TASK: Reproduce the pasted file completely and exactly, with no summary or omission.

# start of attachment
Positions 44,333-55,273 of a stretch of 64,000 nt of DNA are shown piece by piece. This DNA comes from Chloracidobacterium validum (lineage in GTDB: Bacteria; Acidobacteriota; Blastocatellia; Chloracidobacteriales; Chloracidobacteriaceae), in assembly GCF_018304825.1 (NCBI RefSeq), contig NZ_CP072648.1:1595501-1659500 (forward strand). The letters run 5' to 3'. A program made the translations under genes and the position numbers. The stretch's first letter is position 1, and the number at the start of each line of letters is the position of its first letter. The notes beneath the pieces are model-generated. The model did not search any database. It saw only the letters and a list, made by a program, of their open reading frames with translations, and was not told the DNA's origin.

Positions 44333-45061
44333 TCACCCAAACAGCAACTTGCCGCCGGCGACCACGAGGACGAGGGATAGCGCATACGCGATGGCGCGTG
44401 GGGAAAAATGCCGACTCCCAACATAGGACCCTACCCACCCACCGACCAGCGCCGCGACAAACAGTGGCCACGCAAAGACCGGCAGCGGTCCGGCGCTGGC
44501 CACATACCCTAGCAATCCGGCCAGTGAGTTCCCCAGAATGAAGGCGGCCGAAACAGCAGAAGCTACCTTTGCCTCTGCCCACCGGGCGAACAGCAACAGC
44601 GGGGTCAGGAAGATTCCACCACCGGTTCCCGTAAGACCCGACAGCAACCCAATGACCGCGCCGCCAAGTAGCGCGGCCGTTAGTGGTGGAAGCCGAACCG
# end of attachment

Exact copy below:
Positions 44,333-55,273 of a stretch of 64,000 nt of DNA are shown piece by piece. This DNA comes from Chloracidobacterium validum (lineage in GTDB: Bacteria; Acidobacteriota; Blastocatellia; Chloracidobacteriales; Chloracidobacteriaceae), in assembly GCF_018304825.1 (NCBI RefSeq), contig NZ_CP072648.1:1595501-1659500 (forward strand). The letters run 5' to 3'. A program made the translations under genes and the position numbers. The stretch's first letter is position 1, and the number at the start of each line of letters is the position of its first letter. The notes beneath the pieces are model-generated. The model did not search any database. It saw only the letters and a list, made by a program, of their open reading frames with translations, and was not told the DNA's origin.

Positions 44333-45061
44333 TCACCCAAACAGCAACTTGCCGCCGGCGACCACGAGGACGAGGGATAGCGCATACGCGATGGCGCGTG
44401 GGGAAAAATGCCGACTCCCAACATAGGACCCTACCCACCCACCGACCAGCGCCGCGACAAACAGTGGCCACGCAAAGACCGGCAGCGGTCCGGCGCTGGC
44501 CACATACCCTAGCAATCCGGCCAGTGAGTTCCCCAGAATGAAGGCGGCCGAAACAGCAGAAGCTACCTTTGCCTCTGCCCACCGGGCGAACAGCAACAGC
44601 GGGGTCAGGAAGATTCCACCACCGGTTCCCGTAAGACCCGACAGCAACCCAATGACCGCGCCGCCAAGTAGCGCGGCCGTTAGTGGTGGAAGCCGAACCG